To alter a phrase from Twain — who probably won’t mind because he’s dead — writer/ director Wes Anderson repeated history until he figured out how to rhyme. Barring a brief foray into stop-motion animation, Anderson’s oeuvre for the last decade redundantly hit the same notes with the same instruments, producing repetitive, quirky music that hipsters totally liked before you did. Until now.
To alter a phrase from Batman — who probably won’t mind because he’s not real —The Grand Budapest Hotel is the movie audiences deserve and the one Anderson needed. The film fuses his signature style, his familiar players and his impeccably symmetrical cinematography with something new. Okay, “new-ish” but that’s still an improvement. Because the events are set in the past and are technically a retelling of a retelling of crazy happenings, the chasm that typically exists between how Anderson sees reality and how reality really is becomes irrelevant.
Essentially, The Grand Budapest Hotel is a wild caper, littered with macabre humor, more murder than one would anticipate (including severed heads and fingers) and one hell of a lead performance. The performer who hella delivered is Ralph Fiennes, who carves out a divinely unique character, named Gustave. He is a charming rakish fop with a bizarre moral code and foul mouth. Set in the 1930s, things begin to unravel for Gustave, a legendary concierge, when an elderly, wealthy, blonde female hotel guest he routinely beds dies under suspicious circumstances. Because of this, Gustave and his side kick/lobby boy, Zero (Tony Revolori), are thrust in increasingly madcap situations.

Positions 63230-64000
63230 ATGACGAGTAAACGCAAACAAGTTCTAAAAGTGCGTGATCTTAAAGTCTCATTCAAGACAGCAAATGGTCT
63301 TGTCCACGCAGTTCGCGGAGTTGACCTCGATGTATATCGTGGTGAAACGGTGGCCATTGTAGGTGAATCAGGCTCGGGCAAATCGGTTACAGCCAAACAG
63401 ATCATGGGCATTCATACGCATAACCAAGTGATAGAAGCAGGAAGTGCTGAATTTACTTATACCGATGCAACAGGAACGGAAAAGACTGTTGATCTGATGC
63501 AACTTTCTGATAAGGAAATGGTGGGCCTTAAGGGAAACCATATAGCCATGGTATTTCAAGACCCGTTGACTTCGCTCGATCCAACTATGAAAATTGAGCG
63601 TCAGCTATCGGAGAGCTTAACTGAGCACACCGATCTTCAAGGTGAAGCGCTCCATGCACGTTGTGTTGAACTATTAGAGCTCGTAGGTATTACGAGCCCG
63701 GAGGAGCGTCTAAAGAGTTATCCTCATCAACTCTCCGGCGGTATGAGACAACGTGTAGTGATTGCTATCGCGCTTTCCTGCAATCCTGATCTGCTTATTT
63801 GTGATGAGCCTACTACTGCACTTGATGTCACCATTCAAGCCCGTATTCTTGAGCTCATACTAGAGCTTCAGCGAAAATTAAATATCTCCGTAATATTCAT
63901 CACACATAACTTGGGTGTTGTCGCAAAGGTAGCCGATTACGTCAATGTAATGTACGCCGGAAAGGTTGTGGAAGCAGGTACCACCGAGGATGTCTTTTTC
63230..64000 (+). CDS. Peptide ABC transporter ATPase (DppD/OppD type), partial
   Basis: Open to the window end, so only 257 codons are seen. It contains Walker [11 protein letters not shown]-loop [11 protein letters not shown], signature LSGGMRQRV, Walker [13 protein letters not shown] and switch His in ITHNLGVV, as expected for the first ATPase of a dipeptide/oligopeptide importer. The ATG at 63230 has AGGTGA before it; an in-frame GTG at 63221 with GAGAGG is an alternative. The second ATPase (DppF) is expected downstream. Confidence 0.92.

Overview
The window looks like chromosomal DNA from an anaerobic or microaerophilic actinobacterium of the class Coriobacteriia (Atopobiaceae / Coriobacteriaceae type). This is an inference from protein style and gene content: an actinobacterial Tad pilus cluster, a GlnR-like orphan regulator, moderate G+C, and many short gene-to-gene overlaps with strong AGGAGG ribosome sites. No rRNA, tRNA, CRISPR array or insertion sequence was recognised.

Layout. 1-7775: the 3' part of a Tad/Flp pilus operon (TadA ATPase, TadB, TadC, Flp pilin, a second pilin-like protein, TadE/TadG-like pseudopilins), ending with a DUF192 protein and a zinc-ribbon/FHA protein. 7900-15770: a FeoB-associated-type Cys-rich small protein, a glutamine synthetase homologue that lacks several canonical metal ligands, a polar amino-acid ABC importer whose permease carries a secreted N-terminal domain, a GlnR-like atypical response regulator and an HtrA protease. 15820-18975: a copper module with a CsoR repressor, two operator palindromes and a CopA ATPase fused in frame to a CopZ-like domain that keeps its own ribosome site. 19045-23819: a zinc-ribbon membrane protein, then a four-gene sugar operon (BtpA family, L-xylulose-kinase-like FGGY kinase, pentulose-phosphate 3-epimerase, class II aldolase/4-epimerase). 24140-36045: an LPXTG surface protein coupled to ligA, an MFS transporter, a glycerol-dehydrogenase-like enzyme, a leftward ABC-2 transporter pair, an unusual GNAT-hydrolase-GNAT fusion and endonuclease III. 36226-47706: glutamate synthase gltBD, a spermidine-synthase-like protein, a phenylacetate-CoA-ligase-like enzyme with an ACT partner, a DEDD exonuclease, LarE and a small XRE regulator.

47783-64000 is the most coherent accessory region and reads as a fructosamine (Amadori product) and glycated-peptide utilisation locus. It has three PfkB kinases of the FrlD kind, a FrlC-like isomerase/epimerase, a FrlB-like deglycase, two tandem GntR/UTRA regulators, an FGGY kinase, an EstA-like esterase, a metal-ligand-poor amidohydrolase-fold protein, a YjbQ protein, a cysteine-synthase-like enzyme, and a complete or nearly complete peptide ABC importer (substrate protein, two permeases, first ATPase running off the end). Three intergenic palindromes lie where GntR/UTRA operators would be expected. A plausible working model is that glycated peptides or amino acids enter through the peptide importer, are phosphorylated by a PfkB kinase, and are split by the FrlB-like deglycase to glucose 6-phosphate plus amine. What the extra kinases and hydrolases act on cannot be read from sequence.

The catalyst for the ongoing shenanigans is the will of the deceased: Madame D (Tilda Swinton). Much to the rage of her vile son Dmitri (Adrien Brody) and his murderous henchman, Jopling (Willem Dafoe), she leaves a priceless painting to her lover Gustave. Gustave is whisked in and out of prison and is on the run from a pseudo-gestapo officer, Henckels (Edward Norton). All the while, Zero pines for his lady love and rad pastry chef, Agatha (Saorise Ronan), and tries to help his fugitive mentor while keeping order at the hotel they both love.
The Grand Budapest Hotel takes place in the “Republic of Zubrowka,” which some of you know doesn’t exist. This leads to the theory that all of Anderson’s films take place in an alternate universe where Zubrowka is on the map and everyone dresses like an Arcade Fire album cover. Not only does the setting free Anderson from the shackles of known reality, but it allows him to offer a fresh thematic thesis (for him anyway): the art of storytelling is insanity and lies littered with truths stolen from others.
The Grand Budapest Hotel is easily Anderson’s best (live-action) film since The Royal Tenenbaums. It proves he can leverage his signature style to tell new stories, to make fresh content that resembles his previous work without ripping himself off. Anderson has always had a loyal cadre of vocal, animated supporters singing his praises.
For once, it feels nice to join them.